Whether you’re buying or selling a home, you need to know what Proposition 19 is all about.
Hi, I’m Warren Oberholser. I’m a realtor in the East Bay Tri-Valley area in Northern California. My goal is to help both buyers and sellers get maximum results for one of their biggest investments, their home.
The material I’m going to discuss in this article is tax related. So it is essential that you verify everything first with your tax specialists so you can be properly advised.
What proposition 19 is all about? Prop 19 allows qualified homeowners to transfer their taxable value on their current primary residence to another primary residence anywhere in California. Now you’re probably going to say, “Hey, wait a minute, Warren don’t we already have a law that allows a California residents to transfer their tax base to a new residence?”
The answer is yes, proposition 60 and 90. However, these current laws are limiting as far as who can qualify for it and where the taxable base can be transferred to. By prop 19, replacing 60 and 90 allows qualified homeowners to transfer their taxable base anywhere in California. This of course offers so many more possibilities. Okay, let’s get down to the details. Who’s eligible for prop 19? One, homeowners who are 55 and older, two, homeowners are victims of natural disasters who lost their primary residence, such as many did with our recent wildfires and number three, homeowners who are severely disabled.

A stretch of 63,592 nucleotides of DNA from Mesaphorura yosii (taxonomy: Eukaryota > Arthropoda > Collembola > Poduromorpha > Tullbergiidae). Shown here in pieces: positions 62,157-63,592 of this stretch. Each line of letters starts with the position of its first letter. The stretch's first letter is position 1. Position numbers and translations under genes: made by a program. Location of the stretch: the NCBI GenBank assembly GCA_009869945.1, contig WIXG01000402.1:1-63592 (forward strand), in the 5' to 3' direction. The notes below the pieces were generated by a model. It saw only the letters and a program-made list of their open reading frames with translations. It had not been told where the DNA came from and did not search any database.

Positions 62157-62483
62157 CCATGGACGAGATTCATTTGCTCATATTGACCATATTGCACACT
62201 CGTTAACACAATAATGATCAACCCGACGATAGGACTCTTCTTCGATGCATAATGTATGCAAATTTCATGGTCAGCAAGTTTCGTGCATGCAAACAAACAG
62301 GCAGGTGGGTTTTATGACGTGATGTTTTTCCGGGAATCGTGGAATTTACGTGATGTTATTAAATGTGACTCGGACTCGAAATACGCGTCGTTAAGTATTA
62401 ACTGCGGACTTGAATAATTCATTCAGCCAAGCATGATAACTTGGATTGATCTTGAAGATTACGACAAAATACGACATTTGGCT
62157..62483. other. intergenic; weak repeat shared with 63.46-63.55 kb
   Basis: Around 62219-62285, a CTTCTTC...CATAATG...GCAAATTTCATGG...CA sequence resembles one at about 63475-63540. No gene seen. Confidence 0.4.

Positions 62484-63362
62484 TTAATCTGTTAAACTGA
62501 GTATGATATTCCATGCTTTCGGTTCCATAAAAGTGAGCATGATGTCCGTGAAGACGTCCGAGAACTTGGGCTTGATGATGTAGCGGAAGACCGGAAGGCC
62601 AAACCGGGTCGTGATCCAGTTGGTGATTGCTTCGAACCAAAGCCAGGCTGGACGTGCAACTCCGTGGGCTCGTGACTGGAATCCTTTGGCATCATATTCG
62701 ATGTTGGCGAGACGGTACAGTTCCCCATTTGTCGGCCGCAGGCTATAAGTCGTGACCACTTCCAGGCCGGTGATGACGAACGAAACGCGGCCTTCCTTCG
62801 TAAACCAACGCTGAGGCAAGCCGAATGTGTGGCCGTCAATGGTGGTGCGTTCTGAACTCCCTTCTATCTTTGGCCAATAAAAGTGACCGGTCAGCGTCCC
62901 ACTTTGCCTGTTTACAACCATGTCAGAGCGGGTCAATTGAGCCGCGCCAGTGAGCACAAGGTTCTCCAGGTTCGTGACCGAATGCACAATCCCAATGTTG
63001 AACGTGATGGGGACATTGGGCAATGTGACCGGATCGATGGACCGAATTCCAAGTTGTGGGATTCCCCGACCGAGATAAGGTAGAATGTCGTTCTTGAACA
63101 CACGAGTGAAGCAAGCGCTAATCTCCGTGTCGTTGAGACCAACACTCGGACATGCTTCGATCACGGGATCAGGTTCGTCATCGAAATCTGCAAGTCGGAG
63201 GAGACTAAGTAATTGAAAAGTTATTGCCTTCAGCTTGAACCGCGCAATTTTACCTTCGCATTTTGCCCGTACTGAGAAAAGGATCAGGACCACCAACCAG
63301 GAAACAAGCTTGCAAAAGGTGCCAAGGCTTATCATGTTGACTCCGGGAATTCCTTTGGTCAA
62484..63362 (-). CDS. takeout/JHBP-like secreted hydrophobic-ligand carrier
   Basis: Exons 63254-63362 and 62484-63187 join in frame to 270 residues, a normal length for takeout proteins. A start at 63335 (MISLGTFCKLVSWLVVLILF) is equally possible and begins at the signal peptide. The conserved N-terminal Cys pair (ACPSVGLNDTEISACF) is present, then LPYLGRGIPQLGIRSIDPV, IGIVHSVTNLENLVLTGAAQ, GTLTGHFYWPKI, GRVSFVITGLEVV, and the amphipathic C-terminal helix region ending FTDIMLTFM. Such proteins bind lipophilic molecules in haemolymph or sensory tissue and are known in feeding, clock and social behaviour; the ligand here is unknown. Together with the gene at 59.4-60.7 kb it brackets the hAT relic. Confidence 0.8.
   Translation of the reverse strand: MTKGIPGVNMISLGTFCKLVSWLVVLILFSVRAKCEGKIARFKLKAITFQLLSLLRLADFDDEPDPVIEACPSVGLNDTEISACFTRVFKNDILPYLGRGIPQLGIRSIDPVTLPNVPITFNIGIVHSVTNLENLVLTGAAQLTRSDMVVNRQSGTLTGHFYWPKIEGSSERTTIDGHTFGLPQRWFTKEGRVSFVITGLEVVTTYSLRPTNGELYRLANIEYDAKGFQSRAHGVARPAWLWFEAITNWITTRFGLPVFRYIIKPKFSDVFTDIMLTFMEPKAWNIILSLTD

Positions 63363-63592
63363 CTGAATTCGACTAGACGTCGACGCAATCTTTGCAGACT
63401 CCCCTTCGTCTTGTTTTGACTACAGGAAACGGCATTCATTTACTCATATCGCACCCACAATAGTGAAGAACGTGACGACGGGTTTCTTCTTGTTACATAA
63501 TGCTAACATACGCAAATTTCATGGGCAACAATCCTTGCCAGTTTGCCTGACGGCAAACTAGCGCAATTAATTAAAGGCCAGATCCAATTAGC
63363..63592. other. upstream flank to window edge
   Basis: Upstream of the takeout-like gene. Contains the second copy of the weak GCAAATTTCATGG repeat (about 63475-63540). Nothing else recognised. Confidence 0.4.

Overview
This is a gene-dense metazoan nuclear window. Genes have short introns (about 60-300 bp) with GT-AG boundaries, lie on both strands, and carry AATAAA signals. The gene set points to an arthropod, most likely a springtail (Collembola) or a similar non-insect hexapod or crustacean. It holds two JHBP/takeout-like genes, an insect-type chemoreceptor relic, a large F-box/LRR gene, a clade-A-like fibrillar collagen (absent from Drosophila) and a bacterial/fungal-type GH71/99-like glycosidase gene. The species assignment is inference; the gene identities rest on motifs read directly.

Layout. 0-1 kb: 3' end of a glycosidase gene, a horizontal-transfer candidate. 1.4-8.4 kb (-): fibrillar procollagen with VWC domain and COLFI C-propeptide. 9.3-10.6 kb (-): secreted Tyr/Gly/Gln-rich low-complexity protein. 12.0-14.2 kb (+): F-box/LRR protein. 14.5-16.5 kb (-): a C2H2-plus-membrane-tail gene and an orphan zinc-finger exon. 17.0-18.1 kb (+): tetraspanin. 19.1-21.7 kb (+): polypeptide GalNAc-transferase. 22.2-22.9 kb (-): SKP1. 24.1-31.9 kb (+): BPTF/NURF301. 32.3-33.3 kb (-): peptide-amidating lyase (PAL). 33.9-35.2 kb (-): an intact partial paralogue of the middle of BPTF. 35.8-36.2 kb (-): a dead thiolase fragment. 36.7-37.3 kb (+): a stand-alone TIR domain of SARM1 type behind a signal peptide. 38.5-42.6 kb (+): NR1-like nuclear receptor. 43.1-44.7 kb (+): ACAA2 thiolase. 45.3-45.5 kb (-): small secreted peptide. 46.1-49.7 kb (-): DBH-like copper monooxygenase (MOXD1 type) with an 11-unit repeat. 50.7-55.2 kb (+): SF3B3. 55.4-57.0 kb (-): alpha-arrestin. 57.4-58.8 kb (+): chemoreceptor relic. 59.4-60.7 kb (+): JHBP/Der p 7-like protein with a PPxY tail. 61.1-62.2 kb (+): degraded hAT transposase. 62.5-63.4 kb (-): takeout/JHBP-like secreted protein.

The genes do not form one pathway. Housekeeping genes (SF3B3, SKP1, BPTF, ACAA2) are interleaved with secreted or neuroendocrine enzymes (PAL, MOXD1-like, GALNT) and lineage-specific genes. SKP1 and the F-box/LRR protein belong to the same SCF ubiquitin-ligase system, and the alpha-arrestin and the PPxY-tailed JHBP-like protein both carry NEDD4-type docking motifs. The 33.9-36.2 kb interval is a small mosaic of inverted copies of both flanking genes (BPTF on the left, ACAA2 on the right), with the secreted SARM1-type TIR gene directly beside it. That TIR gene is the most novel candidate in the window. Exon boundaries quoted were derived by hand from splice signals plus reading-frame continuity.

So how many times can a California homeowner do this? An eligible homeowner that’s 55 and older or severely disabled can use this benefit three times in their lifetime. A victim of natural disasters who lost their primary residence can use this benefit once in their lifetime. Proposition 19 takes effect April 1st, 2021. Now here’s a question I was just asked by one of my clients. What happens if the property I want to purchase as a higher value than the property I’m currently in? Here’s the answer. If the new primary residence is of greater value than your current primary residence, then the taxable base is adjusted using a formula based on the difference of the sales price of the two properties. Again, any questions you have on this new tax law, please consult with your tax specialist so you can be properly advised.
Now here’s my prop 19 bonus, if you’d like to have all this information detailed out and written format to include how Proposition 19 affects inherited properties, then send me an email request so I can send you a written report out to you. You’ll find my email below in the show notes.
Receive your written Prop 19 guidelines which include how Prop 19 affects inherited properties.
Email your request to: [email protected]
Learn all about Prop 19. Understand what it means for you! _____________________________________________________________________________
I hope you enjoy this article. Please email me any questions you may have. [email protected]
About Warren Oberholser:
Hello…I work with both buyers and sellers in the Tri-Valley area of Northern California. The Tri-Valley is comprised of 6 cities: Pleasanton, Livermore, Dublin, San Ramon, Danville, and Alamo. To better understand what each city has to offer, I have created a Pros and Cons video and BLOG for each – (Pros & Cons for Pleasanton, Pros & Cons for Livermore, Pros & Cons for Dublin, Pros & Cons for San Ramon, Pros & Cons for Danville and Pros & Cons for Alamo). If you are thinking about purchasing or selling a home, please reach out to me by text, phone, or email. If it is convenient, I can schedule a Zoom chat so we can discuss your home goals. Wishing you all the best on your home journey. Cheers!
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